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J. Edgar

March 13, 2013

J. Edgar (2012)
Director: Clint Eastwood
Actors: Leonardo DiCaprio, Armie Hammer, Naomi Watts

J. Edgar

Synopsis: The professional and personal life of J. Edgar Hoover (Leonardo DiCaprio) from his ascension to the role of Director of the FBI in the 1920s through to his death in 1972.

Review: Similar to Steven Spielberg’s Lincoln, this is another interior, austere, almost slow-burn, biopic, sagely brought to life by a veteran filmmaker (in this case, Clint Eastwood). Although the film is suffocated somewhat by its solemnity, and it’s hard to ascertain Eastwood’s take on his subject (it feels quite a neutered dramatisation), you can’t really quibble with its realisation. It is a consummately told story, from the impeccable period design, the excellently composed set-pieces, to the atmospheric colour scheme – the film’s whole palette is reduced to a murky smudges to reflect on Hoover’s inward and repressive personality.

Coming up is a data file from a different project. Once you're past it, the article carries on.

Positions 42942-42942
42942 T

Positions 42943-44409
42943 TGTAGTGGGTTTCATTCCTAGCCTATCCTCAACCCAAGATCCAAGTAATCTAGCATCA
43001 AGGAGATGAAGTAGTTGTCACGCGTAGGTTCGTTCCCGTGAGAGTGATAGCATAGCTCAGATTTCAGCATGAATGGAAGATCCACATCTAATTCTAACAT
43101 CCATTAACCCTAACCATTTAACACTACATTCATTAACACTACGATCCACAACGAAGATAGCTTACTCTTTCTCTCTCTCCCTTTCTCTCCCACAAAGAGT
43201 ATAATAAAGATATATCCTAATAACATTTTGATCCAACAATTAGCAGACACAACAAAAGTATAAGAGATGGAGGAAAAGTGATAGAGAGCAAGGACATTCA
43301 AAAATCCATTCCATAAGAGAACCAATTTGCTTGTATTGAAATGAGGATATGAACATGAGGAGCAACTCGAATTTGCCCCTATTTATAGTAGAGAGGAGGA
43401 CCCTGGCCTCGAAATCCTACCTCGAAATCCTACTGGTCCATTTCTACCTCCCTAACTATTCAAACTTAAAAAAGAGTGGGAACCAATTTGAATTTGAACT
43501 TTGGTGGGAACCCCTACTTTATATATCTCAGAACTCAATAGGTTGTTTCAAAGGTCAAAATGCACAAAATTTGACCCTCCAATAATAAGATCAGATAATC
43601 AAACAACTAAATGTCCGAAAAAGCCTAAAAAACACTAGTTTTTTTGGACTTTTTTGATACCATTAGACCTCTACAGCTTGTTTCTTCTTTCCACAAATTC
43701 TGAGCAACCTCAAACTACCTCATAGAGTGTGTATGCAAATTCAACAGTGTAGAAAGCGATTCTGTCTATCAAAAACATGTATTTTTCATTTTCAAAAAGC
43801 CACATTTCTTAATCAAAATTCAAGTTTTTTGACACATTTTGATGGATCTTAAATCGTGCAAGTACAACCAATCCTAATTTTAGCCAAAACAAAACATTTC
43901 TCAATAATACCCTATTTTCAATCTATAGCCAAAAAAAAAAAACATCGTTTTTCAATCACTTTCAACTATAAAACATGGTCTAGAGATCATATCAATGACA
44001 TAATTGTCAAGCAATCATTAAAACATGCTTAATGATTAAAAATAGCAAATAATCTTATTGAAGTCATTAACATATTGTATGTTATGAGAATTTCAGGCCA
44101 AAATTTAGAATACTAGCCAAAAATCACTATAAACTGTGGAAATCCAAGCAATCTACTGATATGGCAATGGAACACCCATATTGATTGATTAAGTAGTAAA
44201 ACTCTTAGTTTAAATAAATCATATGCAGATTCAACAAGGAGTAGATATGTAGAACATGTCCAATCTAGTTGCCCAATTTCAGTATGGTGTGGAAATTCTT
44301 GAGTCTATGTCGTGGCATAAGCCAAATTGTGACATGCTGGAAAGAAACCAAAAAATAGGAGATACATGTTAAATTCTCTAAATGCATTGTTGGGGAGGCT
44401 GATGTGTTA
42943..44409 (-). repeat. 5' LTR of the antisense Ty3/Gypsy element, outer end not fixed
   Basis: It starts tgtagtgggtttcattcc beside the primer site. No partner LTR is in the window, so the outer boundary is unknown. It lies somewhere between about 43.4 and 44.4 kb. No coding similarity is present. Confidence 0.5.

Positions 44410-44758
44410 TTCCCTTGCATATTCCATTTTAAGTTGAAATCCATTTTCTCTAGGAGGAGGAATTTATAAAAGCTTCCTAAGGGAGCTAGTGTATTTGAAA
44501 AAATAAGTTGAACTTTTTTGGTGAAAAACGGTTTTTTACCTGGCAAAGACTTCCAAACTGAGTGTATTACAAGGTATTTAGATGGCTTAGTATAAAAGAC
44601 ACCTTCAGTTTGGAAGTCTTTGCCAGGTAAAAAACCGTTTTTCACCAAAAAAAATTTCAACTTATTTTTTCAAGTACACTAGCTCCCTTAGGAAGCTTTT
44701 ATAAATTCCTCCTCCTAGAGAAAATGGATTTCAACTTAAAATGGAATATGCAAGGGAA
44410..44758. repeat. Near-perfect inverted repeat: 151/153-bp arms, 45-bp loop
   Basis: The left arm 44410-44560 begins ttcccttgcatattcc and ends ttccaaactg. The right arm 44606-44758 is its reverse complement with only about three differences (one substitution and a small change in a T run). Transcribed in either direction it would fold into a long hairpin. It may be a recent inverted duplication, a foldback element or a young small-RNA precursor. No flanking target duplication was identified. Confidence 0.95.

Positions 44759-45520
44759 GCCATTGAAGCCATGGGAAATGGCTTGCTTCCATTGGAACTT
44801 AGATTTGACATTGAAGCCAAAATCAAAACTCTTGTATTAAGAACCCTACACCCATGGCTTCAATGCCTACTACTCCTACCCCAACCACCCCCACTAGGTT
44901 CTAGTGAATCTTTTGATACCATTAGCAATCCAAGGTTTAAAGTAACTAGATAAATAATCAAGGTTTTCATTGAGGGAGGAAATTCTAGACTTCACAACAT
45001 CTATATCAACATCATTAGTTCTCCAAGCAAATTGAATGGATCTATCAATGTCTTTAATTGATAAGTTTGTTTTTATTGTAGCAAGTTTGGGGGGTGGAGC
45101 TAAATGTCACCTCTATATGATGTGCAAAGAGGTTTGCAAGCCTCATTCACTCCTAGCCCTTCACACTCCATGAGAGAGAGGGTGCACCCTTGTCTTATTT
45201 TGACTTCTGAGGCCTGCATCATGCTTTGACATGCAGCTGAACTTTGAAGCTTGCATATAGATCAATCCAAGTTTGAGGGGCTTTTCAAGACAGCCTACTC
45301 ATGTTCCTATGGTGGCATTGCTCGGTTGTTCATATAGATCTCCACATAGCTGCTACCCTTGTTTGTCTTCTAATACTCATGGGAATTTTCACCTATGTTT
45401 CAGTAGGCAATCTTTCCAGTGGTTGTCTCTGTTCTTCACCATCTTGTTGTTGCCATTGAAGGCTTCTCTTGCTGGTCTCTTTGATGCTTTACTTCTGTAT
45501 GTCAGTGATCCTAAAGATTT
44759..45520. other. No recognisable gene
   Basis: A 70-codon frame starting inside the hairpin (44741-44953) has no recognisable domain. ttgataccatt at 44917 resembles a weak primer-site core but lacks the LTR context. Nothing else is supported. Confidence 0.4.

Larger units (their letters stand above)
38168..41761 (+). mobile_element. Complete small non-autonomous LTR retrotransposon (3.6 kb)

Ultimately though, the film’s main calling card is its tour de force of a central performance by Leonard DiCaprio. Over the last decade, DiCaprio has been building an impressive body of work in collaborations with some of the most celebrated Hollywood filmmakers: think Martin Scorsese, Christopher Nolan, Steven Spielberg and Ridley Scott to name but a few. And though he has been in better films than this, his portrayal of J. Edgar is perhaps his best performance to date. He simply lives the part, and revels in the complexity of having to age 50 years in the story, as well as subtly suggest his character’s sexuality, and, most importantly, showcase the iron will and conviction of a man who was able to completely shape and dominate the institution of the FBI over a 50-year period. It is hard to think of a contemporary, starry actor that could take us on this journey more convincingly, and it is a surprise DiCaprio didn’t received more awards recognition for this performance. (March 2013)

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